Holding session on MLK Day is a distasteful thing for any Southern legislature to do — it’s about not treating the day as a holiday in order to disrespect Dr. King’s memory not to mention what he stood for. Adjourning at the end of the day to celebrate General Thomas J. ‘Stonewall’ Jackson is just putting the boot in.
The VA Senate is split 50-50. Today, one Democrat was absent. Sen. Henry Marsh, a 79-year-old civil rights veteran, was in Washington DC for the Obama inaugural. That’s when the Republicans pounced: they introduced and rammed through without notice a redistricting bill that would take the 20-20 Senate and make it, by some calculations 27-13 by packing as many Democrats as possible into a minority of the districts.
Fortunately, if some of the online commentators at Blue Virginia are to be believed, there’s a good chance the move violates the Virginia Constitution, Art. II, sec. 6, which reads in relevant part (as recently amended):
Members of the House of Representatives of the United States and members of the Senate and of the House of Delegates of the General Assembly shall be elected from electoral districts established by the General Assembly. Every electoral district shall be composed of contiguous and compact territory and shall be so constituted as to give, as nearly as is practicable, representation in proportion to the population of the district. The General Assembly shall reapportion the Commonwealth into electoral districts in accordance with this section in the year 2011 and every ten years thereafter.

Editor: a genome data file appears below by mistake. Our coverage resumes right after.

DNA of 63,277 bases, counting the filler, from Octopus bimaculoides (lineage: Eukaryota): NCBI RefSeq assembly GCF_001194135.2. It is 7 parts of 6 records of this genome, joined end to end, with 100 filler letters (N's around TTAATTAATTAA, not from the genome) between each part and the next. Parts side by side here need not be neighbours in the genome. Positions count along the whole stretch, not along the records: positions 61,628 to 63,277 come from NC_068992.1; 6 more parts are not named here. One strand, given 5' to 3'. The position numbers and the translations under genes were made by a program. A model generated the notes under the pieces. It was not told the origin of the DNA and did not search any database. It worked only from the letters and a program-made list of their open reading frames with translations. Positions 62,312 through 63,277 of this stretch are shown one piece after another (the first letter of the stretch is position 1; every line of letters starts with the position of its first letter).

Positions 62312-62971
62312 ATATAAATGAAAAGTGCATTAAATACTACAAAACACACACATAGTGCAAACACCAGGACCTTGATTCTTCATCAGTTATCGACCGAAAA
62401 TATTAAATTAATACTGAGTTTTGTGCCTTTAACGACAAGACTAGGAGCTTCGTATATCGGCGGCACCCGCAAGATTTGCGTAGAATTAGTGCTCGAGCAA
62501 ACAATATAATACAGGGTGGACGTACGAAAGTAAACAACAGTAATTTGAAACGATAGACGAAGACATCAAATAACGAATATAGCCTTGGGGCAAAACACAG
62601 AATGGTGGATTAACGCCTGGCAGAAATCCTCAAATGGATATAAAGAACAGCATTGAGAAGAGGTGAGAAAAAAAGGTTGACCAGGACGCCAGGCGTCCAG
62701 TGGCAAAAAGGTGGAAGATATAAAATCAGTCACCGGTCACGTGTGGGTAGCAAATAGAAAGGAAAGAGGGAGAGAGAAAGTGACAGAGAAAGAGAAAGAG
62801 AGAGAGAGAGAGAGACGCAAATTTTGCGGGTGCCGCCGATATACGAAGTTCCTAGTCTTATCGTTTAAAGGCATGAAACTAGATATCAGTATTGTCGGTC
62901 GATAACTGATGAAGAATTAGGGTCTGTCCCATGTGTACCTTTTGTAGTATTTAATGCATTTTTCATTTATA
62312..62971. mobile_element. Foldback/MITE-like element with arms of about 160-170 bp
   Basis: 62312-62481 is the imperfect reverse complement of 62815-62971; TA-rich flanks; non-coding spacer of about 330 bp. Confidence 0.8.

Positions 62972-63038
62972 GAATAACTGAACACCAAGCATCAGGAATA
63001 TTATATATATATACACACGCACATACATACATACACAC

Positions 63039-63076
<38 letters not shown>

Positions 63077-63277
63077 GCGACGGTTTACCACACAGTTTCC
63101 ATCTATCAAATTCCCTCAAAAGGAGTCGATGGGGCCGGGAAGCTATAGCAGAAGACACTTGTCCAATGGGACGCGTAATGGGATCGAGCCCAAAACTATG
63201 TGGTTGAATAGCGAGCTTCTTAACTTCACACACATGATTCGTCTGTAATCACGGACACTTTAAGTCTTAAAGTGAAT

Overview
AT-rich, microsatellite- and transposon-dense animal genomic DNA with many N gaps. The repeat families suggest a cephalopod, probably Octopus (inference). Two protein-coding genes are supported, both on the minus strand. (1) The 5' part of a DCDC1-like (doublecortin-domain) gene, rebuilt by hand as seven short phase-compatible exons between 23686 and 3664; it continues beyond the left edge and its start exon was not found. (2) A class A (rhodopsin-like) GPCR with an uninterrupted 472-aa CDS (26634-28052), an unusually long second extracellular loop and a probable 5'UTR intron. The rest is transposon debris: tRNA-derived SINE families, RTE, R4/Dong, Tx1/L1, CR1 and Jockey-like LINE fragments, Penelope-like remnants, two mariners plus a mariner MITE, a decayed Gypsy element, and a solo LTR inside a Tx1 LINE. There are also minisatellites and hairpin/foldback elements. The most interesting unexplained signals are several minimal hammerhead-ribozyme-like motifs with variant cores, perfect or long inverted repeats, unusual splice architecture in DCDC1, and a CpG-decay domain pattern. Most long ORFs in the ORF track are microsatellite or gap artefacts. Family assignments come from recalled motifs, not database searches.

Any such decennial reapportionment law shall take effect immediately and not be subject to the limitations contained in Article IV, Section 13, of this Constitution.
I am not in any way informed about the Virginia Constitution, but this seems consistent with the view that reapportionment must be decennial, and that mid-decade reapportionment is unconstitutional. I’d be interested in hearing other views.
(Additional context here.)
UPDATE: JST points me to this eye-witness account of the Virginia Senate in action.